“I didn’t intend my comments there to sound like an accusation, just like an observation.”

    Nor did I intend to say you did, so I apologize if that was in the tone of my post.

    And I totally agree with you. Whether from this whole mess or the rise of Image or however of the many examples you can tie it to, it seems clear to me the the paradigm has indeed changed for good.

  68. jaroslav hasek says:

    @the beat – i meant this stuff: http://en.wikipedia.org/wiki/The_History_of_Middle-earth

    i never read any of it tho. in fact i stopped reading halfway into fellowship. the hobbit was enough for me :)

    anyway, point is not that LOTR:History of Middle Earth::Watchmen:BeWa, its that DC could publish an encyclopedia’s worth of “cannon” material about watchmen and it wouldn’t think it would diminish watchmen at all.

  69. Jonathan Andrew Sheen says:

    @Matthew Southworth

    Speaking of flawed arguments:

    Moore went into “Watchmen” intending to mangle actual characters created by other creators, whose rights he had no visible concern for. It wasn’t his choice to very slightly alter them in order to leave the original characters useable, it was Dick Giordano’s.

    And, again, I’d say that the versions of the characters that appeared in “Watchmen” differed no more from their Charlton progenitors than Marvel’s “Squadron Supreme” differed from DC’s “Justice Leage of America.” If the latter can be viewed as such a close reproduction as to be legally actionable — you can take that argument up with Bob Ingersoll — then calling the “Watchmen” characters original creations is, as far as I’m concerned, disingenuous as best.

  70. Mikael, taking people to court in civil cases is not always the best course of action for every individual.

  71. Chris Hero says:

    @Matthew Southworth and Toby Cypress

    Will either of you be at MoCCA? I’d rather buy your work directly from you so you get more of my money. Otherwise, I’ll buy your works from a store. I just wanted to check first.

  72. A few thoughts.

    First, DC botched (deliberately, I’m sure) the release of LOEG: Black Dossier after Moore moved future stories to Top Shelf. He had every right to, they’re undoubtedly a better fit, but he and DC were on ready in the sad/angry relationship they’re in now before that happened. DC’s actions were more fuel to the fire. Not the cause.

    Second, most of what I’ve read online about Before Watchmen has been as critical as your piece, so I don’t know where the Kirby analogy comes from.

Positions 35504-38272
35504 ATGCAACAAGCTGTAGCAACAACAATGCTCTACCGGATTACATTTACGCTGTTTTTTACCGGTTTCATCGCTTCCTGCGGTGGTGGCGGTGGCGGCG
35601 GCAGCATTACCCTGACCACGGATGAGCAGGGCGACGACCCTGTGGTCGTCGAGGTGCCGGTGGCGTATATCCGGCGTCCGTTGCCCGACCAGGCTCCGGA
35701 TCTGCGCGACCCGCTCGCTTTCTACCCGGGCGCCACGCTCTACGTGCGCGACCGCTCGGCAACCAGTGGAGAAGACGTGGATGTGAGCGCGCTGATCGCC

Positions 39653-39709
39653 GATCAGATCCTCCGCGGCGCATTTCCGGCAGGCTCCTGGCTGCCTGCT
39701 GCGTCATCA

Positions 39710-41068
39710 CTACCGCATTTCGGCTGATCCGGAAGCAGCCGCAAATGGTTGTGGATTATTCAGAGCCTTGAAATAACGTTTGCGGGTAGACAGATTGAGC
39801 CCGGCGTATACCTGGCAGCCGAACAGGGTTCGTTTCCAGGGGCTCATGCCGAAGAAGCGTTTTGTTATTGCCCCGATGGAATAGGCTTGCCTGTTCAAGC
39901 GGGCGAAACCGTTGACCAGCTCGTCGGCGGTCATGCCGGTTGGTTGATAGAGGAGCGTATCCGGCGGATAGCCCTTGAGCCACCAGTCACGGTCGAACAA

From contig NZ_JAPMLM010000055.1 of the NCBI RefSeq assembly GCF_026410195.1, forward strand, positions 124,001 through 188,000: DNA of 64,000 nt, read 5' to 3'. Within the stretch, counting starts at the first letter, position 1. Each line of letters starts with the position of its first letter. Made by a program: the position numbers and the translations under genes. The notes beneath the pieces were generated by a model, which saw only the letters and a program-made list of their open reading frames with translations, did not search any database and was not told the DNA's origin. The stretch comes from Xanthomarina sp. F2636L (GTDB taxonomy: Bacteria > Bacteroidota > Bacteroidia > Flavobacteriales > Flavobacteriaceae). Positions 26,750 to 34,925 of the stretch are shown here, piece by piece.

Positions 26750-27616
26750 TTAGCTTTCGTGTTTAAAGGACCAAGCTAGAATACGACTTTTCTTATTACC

Third, and once again(!), where does Gibbons fit into all this? It is easy to cast this as an insult to creator’s rights, but only if you ignore his position.

    Finally, for what its worth, here are my thoughts on the project (I have not signed up, but may check out the trades if the feedback is positive): http://david-bird.blogspot.ca/2012/03/before-watchmen.html

  73. blacaucasian says:

    @Tom Mason – “When DC puts out a non-DCU creator-owned title and does nothing to promote it so that it fails, DC has the cover necessary to further the myth that “yes they do creator-owned original books” and “they don’t sell.””

    Do you really think the intent is that intentionally nefarious though? I doubt, for example, any of the editors at Vertigo, work on a book in order for it to fail so DC can rack up another IP and use the PR to say “we still put out creator owned books.”

    “Comic stores are, by and large, Marvel and DC outlet stores.”

    I know I live in a bigger city (Boston) so I’ve never experienced this, but I’m astounded when I hear about stores in smaller cities and towns who won’t carry anything other then DC and Marvel. And yet it does happen. It’s really a shame.

  74. Dave Elliott says:

    Hi Jonathan Andrew Sheen,

    I find your point of view interesting.

    Alan and Dave were asked to do a fresh take on the Charlton characters. As you yourself pointed out, what they did was so different and mature that Dick Giordano preferred to have them use their treatment to create something completely new. After all they wanted to use the Charlton characters again.

    So Alan and Dave didn’t need to go to anyone else for approval or their opinions, they were now effectively creating something new.

    Maybe if DC had decided to keep it as the Charlton characters we’d be having a completely different conversation now, but it isn’t Alan and Dave’s fault it wasn’t the Charlton characters.

    As for public domain characters Alan has use like anyone else has use of them. It is the great thing about copyright entering public domain that people can get creative and experimental with old concepts and telling stories through a modern perspective.

    Don’t forget it was mainly public domain stories that built Disney.

  75. Ed Brubaker says:

    Yes, the answer to “who will support them?” is whoever is buying all my non-DC and Marvel books, and whoever is buying Hellboy and Walking Dead and Saga (which outsold most Marvel and DC books last month) and whoever is buying all of Mark Millar’s books.

    The audience for original works in comics is growing, not shrinking, and in fact it’s grown a lot this year for Image already. Fatale is the best selling book that Sean Phillips and I have ever done, and we own it 100 percent, with total control. Saga is selling twice what Y the Last Man sold through Vertigo.

    I don’t know why it’s not growing for Vertigo, because they publish some great books. It might be that be a sliver on the side of a massive superhero company doesn’t help them.

  76. Matthew Southworth says:

    @Chris Hero–I WISH I was going to Mocca. But no, not this time. Please message me on Twitter, friend me on Facebook or go to my tumblr (matthewsouthworth.tumblr.com) and we can get you a book. Thanks for your interest!